Chaplain thinks sniper suspect is part of cult
ReligionNewsBlog.com • Saturday November 2, 2002
Finger Lake Times, Nov. 1, 2002
Although one of the accused Beltway snipers, John Muhammad, is reported to be a practicing Muslim, a Finger Lakes prison chaplain says it’s more likely he’s a member of a cult offshoot of the religion.
ROMULUS – Deacon Gregory Kiley, the Roman Catholic chaplain at Five Points Correctional Facility, believes Muhammad is a member of a cult founded in the New York state prison system.
“I’m quite sure that he belongs to a cult … called the Five Percenters,” said Kiley, who works with prisoners of all faiths at the maximum security facility.
“They are not a part of ‘Al-Islam,’ the worldwide Muslim community. The references to ‘I am God’; the five stars on the letters to police; the phrase [used in the letters] ‘Word is bond.’ All these suggest a connection.”
The Five Percenters spun off from the Nation of Islam in the early 1960s. The Nation of Islam was and is a black nationalist group, founded in 1930. Ted Swedenburg, an anthropology professor at the University of Arkansas, says on a Web site about Five Percenters that much of the Nation of Islam ideology is based not on mainstream Islamic beliefs but on theories of black supremacy.
The founder of the Five Percenters was a man who called himself Clarence 13X. Like his mentor, famed black activist Malcolm X, Clarence 13X became disenchanted with the Nation of Islam and decided to form his own organization.
13X adopted most of the Nation of Islam race theory, adding the doctrine of “I am God.” According to this doctrine, a man who masters himself takes control of his own destiny, effectively becoming God. Women are referred to as “Earths,” and the religion itself is commonly referred to as “The Nation of Gods and Earths.”
The name “Five Percenters” refers to the 5 percent of humanity who are believed to be truly divine, or god-like, according to Kiley, who lives in Clyde.
“A true Muslim would never say ‘I am God.’ That would be blasphemy, a horrible sin,” Kiley said. “Even a person who flies planes into buildings would never say such a thing. Muslims say the prayer, ‘There is no God but Allah and Muhammad is his prophet.’
“Also, a convert to true Islam would change his first name, not his last name, like Mr. Muhammad did. Changing the last name shows disrespect for the convert’s father, according to Islam.”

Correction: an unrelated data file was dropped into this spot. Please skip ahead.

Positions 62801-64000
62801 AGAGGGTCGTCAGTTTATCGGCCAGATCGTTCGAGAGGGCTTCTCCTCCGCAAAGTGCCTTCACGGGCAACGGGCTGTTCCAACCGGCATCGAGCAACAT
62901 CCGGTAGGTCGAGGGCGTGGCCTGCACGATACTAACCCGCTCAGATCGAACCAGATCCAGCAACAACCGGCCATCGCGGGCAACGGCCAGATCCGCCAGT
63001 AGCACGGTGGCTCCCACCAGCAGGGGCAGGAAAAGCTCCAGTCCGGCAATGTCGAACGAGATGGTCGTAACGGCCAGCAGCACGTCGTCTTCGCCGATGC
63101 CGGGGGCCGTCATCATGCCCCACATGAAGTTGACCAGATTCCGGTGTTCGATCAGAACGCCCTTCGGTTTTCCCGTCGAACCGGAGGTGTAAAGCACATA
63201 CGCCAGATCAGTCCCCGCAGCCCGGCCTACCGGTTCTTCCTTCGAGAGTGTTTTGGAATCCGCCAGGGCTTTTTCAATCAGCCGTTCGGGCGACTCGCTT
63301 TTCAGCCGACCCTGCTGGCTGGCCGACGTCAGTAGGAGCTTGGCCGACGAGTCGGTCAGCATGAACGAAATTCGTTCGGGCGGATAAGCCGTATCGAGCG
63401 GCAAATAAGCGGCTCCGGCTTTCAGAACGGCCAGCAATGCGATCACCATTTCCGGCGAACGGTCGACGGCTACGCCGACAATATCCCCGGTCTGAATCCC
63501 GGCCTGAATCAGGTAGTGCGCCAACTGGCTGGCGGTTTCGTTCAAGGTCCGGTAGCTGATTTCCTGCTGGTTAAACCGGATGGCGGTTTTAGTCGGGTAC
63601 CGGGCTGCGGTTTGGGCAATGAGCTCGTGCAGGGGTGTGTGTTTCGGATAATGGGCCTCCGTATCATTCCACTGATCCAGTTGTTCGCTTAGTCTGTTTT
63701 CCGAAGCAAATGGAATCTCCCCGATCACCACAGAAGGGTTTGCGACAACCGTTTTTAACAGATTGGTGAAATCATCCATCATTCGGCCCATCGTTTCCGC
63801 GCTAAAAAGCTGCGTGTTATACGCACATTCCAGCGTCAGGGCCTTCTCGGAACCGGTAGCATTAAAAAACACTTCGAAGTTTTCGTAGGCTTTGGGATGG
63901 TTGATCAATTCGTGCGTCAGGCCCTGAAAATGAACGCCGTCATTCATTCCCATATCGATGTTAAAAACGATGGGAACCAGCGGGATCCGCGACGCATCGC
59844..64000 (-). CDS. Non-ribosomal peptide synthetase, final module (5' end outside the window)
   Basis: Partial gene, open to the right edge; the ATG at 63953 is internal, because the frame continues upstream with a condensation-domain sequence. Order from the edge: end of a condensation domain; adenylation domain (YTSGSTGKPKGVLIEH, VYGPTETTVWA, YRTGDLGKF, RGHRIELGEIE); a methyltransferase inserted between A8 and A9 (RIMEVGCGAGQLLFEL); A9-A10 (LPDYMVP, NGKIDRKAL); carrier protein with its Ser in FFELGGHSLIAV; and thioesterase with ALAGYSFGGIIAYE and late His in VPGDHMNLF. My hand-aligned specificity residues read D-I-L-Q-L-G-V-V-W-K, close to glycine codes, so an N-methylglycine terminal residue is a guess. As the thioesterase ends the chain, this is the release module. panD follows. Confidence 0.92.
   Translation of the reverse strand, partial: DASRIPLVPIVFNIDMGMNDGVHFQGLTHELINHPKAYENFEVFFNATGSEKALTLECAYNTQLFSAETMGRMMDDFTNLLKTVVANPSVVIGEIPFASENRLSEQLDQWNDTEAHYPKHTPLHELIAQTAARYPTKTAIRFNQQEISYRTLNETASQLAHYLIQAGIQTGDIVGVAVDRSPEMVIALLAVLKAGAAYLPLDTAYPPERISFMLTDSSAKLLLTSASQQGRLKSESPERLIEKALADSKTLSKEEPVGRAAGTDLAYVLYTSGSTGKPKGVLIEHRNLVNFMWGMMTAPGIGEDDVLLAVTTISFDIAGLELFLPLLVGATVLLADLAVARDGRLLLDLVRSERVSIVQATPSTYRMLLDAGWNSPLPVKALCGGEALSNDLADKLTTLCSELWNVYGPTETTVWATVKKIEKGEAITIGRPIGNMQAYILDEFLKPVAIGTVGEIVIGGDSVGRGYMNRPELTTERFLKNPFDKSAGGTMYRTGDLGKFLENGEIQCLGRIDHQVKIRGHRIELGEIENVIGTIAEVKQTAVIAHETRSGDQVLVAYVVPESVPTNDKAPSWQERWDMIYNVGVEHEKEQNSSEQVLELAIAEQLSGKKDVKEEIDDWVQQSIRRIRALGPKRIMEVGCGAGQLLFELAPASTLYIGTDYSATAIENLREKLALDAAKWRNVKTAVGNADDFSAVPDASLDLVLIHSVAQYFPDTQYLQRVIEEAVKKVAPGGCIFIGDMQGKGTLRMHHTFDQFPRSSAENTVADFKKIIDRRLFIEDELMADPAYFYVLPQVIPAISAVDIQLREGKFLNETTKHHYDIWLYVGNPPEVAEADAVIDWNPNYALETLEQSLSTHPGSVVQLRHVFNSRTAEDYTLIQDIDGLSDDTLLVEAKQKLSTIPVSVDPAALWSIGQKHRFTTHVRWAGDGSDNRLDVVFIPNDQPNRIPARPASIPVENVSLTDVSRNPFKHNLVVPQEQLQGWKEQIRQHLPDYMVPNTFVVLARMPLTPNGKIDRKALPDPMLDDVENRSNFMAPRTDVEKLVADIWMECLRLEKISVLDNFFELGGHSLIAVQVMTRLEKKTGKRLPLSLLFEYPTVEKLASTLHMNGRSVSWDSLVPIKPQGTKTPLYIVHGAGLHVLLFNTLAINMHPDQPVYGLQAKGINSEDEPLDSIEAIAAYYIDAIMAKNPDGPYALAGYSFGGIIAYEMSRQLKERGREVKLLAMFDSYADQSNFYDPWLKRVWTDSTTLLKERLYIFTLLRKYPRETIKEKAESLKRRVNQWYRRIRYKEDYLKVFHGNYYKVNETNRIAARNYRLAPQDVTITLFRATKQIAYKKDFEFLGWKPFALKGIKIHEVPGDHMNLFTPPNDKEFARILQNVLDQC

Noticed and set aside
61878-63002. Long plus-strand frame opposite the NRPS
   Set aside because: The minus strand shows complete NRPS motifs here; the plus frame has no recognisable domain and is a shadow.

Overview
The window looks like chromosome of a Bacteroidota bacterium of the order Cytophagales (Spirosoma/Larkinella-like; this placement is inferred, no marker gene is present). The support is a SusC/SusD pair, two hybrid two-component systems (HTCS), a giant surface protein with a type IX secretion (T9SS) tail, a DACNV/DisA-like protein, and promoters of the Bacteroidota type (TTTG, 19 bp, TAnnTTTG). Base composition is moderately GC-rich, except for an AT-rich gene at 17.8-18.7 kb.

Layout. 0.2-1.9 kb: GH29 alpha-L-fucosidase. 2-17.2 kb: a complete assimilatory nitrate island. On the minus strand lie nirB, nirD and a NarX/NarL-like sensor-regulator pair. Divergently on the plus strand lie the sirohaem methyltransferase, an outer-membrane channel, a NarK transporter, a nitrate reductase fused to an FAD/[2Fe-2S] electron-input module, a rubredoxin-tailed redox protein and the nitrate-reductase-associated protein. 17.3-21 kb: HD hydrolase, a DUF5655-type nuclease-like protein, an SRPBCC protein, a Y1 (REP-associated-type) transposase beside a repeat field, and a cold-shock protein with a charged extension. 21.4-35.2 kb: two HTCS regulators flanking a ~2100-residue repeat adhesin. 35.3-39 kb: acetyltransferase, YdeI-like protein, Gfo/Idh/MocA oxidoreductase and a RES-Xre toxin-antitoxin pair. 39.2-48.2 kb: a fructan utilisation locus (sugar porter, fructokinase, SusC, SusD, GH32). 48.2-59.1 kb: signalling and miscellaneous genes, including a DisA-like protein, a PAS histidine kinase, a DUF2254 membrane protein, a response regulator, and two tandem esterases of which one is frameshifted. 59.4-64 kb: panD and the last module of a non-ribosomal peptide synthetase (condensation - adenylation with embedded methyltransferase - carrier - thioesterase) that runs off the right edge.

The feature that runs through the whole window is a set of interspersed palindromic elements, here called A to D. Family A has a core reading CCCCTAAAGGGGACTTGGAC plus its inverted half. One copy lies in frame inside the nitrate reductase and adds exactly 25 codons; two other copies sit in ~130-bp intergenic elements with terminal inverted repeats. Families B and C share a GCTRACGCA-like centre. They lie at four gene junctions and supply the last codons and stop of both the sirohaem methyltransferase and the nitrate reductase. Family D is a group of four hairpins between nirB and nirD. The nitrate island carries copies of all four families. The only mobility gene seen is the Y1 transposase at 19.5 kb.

John Muhammad’s former name was John Allen Williams.
Kiley said he has worked with Five Percenters, Nation of Islam members, and orthodox Sunni Muslims. He says that today’s Nation of Islam, headed by Louis Farrakhan, is moving closer to the worldwide Islamic mainstream. By contrast, the Five Percenters cling to old black supremacy theories and are mostly made up of gang members who are often violent and specialize in extortion, Kiley said.
Investigators believe that one of the purposes of the sniper killings was to extort $10 million from the government. A note left by the snipers in Manassas, Va., demanded that $10 million be left in the account of a stolen credit card. The same note said, “Your children are not safe anywhere, at any time.”
The Five Percenter ideology has been embraced by members of the modern rap music community, according to Kiley, Swedenburg and the hip-hop music site, www.africana.com. A song by the Jamaican reggae/rap group Brand Nubian has used the Five Percenter phrase “Word is Bond,” a phrase used by the snipers in at least one of their letters, the Washington Post has reported.
Rapper Busta Rhymes, members of the highly influential Wu-Tang Clan, are also reported to be active Five Percenters. Kiley speculated that this is how Muhammad learned of the movement and adopted some of its teachings.
When reached yesterday at the command center in Montgomery County, Md., where the investigation into the sniper case is headquartered, Capt. Nancy Demme said investigators had no knowledge of Muhammad’s possible connection to the Five Percenters.
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